The “dog days of summer” is often a drab time of year for our landscapes. The heat has taken its toll on many annuals, perennials have already done their thing for the year and lots gardens have been overtaken by weeds. In thinking ahead to next year’s planting, there are shrubs that flower later in the growing season that you may want to put in the landscape to brighten it during the summer.
- Rose of Sharon – a tall shrub that produces single or double flowers. Colors range from white to red, purple or violet, or combinations depending on the variety.
- Crapemyrtle – dwarf to tall shrubs or trees. Flower color varies from white, pink, to purple or deep red on different plants.
- Bluebeard – this is also known as blue-spirea, blue-mist shrub, or caryopteris. It is usually found with blue flowers, but some cultivars have a bluish-violet to violet flower color.
- Sweet Autumn Clematis – this is a vigorous vine with large masses of small, white flowers that have a wonderful fragrance. However, use caution as it can outgrow its bounds.
- Davidiana Clematis – this is a bush-type clematis with small but interesting violet-blue flowers. Female plants bear interesting fluffy seed heads into the winter.
- The PeeGee Hydrangea – a coarse plant that develops large clusters of white flowers. It can be trained into a tree-like form.
Even though the summer growing season is winding down, it is the perfect time to think about putting in a fall garden. I know it can be hard to think about getting out in the garden and starting over when it is 90+ degrees out, but fall is a fantastic time to garden!
Salad crops such as lettuce, radishes, spinach, turnips, mustard and other greens can be planted from mid-August to early September for fall harvest. Plant seeds slightly deeper than you did in the spring. This will keep the seed slightly cooler though still warm and the soil should retain moisture longer. Water frequently until seedlings start to emerge. Once the plants emerge, reduce the frequency of watering.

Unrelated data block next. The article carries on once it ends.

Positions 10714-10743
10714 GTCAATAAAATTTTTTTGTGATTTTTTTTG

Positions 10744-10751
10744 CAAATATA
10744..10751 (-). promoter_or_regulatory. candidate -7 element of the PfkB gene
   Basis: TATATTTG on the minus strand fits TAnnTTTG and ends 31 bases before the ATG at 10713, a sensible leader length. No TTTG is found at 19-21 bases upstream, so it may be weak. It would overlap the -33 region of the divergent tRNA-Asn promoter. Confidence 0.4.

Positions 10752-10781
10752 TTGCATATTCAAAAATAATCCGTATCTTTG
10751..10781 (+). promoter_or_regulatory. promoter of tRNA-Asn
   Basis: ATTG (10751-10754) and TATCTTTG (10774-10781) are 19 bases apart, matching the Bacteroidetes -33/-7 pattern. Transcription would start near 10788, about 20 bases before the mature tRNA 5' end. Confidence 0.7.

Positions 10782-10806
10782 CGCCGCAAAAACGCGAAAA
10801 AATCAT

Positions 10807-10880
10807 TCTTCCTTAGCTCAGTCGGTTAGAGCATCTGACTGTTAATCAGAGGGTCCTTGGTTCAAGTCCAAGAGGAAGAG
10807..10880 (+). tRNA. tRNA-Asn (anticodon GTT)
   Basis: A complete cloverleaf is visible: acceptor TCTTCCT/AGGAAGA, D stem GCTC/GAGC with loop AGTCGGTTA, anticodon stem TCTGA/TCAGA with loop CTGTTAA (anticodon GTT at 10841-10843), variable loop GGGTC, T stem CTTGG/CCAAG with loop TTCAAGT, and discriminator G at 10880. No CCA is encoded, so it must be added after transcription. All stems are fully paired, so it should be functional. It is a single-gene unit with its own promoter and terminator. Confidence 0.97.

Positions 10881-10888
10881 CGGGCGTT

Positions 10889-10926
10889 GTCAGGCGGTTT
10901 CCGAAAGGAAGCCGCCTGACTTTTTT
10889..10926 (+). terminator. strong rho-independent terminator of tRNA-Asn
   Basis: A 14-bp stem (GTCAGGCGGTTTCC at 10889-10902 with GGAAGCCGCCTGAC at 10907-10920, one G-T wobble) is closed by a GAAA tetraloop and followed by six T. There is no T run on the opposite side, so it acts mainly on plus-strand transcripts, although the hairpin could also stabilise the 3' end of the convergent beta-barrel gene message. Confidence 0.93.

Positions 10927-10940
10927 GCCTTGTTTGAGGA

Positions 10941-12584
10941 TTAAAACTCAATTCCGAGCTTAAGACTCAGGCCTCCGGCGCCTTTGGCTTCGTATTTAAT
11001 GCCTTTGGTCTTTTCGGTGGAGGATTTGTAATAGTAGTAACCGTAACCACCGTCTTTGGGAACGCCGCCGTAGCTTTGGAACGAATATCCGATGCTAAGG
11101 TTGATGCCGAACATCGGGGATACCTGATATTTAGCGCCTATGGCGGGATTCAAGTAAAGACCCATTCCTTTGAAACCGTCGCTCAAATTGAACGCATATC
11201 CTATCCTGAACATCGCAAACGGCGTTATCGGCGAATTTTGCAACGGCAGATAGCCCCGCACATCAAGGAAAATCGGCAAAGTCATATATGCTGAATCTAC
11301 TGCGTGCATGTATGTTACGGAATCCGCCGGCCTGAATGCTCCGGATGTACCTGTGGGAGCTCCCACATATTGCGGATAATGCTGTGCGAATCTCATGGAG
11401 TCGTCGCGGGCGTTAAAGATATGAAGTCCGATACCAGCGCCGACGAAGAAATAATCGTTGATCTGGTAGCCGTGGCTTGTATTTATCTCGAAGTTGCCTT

And if you’re needing to improve your “green thumb,” consider taking the Master Gardener training class that will be offered in Chanute this fall. Applications are being accepted until August 27th. The fall training class will begin September 10th and will be every Monday through October 15th from 9 am until 4 pm. Area resident are welcome to attend the training, and one does not need to reside in Neosho county. The Master Gardener training consists of 50 hours of instruction in all aspects of horticulture. Instructors include state specialists from Kansas State University. After training is completed, individuals donate and equivalent number of hours of service as was received in instruction.
Applications can be picked up at the Extension office, e-mailed or mailed to you. The fee for the course is $85 which covers the cost of the Master Gardener course notebook.
Don’t let the summer blahs get you down! There is still plenty of growing season left. If you have questions, please don’t hesitate to contact me at [email protected] or 620-244-3826.
Krista Harding is a K-State Research and Extension Agricultural agent assigned to Southwind District.